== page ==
My brain hurts. My eyes won’t work. I can’t read anymore. Why do letters move? Be still, so I can read you. Yet, I hear the letters whisper- Don’t give up. Jumbled Words. Letters flip and flop. Then they jump and hop. Why do letters move? Be still, so I can see you. Still, I hear the letters whisper. Say my name. Grumbled Sounds, And mumbled tones, Never sounding the same. WHY do letters move? Be still, so I can hear you. Then I hear the letters whisper- Blend the sounds. Teacher, Teacher! The letters are moving! No, no, that’s in your head. Why do letters move? Be still, YOU! Now, I hear the letters whisper- Concentrate. Taking Test Orally, I’m best. I can’t print on the test. Why do letters move? Be still, so I can write you. Scared, I hear the letters whisper- Yes, you can. Read aloud! Nervous mistakes, Makes my insides quake. Why do letters move? Be still, so no one laughs at me. Wow, I hear the letters shout. Keep on going. Every day, my teacher says, “You’re reading better today!” “Why did letters move?” Not anymore! I hear the letters shout, hooray! I’m reading today. Rex hated to read aloud. Words skipped, tripped and stumbled over his tongue like jabbering gibberish. Flustered, Rex stopped. Susie loved to read aloud. Her words glided in seamless syllables of streaming sounds. Her correctness rattled Rex. Susie closed the book. Torrents of confusion ceased; his heart sank in horrible comparison. Susie can read and he cannot. Rex wished he could slash words off all the pages. Then there would be no more letters picking at his brain. The pages would be silent like listening to quiet rain. (WIP)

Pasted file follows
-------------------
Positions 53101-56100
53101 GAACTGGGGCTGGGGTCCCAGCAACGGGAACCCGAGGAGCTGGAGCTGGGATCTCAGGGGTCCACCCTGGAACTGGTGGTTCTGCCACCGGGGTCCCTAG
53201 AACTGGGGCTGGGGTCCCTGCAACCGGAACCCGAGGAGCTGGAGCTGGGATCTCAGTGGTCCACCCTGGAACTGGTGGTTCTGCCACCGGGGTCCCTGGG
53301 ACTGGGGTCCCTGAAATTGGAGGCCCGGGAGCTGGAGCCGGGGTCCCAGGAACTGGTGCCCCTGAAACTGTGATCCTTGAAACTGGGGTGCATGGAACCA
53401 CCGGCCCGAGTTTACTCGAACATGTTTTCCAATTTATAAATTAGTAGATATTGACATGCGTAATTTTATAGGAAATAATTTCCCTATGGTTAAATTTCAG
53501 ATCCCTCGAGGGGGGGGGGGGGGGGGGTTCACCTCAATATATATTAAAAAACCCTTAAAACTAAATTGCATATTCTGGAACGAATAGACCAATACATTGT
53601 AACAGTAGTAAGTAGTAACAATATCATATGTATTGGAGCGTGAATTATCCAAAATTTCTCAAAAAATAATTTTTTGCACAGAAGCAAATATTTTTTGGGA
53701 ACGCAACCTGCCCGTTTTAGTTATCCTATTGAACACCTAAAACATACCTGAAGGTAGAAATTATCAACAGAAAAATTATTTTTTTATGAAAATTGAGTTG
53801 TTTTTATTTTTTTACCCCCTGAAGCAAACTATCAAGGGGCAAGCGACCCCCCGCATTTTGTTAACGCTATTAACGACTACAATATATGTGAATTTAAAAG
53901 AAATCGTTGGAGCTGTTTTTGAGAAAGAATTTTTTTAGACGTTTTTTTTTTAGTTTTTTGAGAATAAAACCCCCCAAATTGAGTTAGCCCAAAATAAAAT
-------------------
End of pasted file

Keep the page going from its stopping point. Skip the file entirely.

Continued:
Today’s picture book market is very different from when I was a child. The book market is more selective. There exits an underlying pc culture. Very few publishers like in the past take direct submissions from new authors. So now you have written a children’s book, but does it cut the mustard (meet current standards)?
The first step is to compare your book to what’s currently written. Go to your library and read. Read in your genre, then read books out of your genre. But read current books. Water is Water by Miranda Paul is a perfect example of a nonfiction narrative that varies vastly from the expository/factual nature of picture books in the past. Books like I Talk Like a River explore the world of a stutter and address personal issues that kids face beyond friendship or bullying. So, read and find your mentor texts.
The second step is to know your craft before sending the query letter. Editors and agents get so many manuscripts that if they are not near perfect, they toss them. It’s like a resume filled with grammatical errors or false information. Research your agent, editor, or publishers. Make sure they are open to submissions in your genre.
The third step is to use the tools at hand. Microsoft Word has a review function that reads your work out loud. Use Grammarly or one such program to edited your work. Don’t pay someone like I did to take the extra space from behind the period when you can do it yourself. Crtl A copies, and Crtl H brings up a dialog box to make edits all at once.
Lastly, participate in a good critique group. Not an online, never see your face type but a Zoom group. It makes people accountable for what they say and why. A picture book must allow the reader to see for themselves what you are trying to say, not telling them what you think. For young readers, you are helping to develop their imagination. A mind free to think will imagine, reason, and then decide to act. (My synopsis line from a CS Lewis study with Hillsdale college.)
I will end by saying I had made every newbie mistake in the book by sending my manuscript out before it was ready. Take your time, learn the process, research, get your work ready, then submit.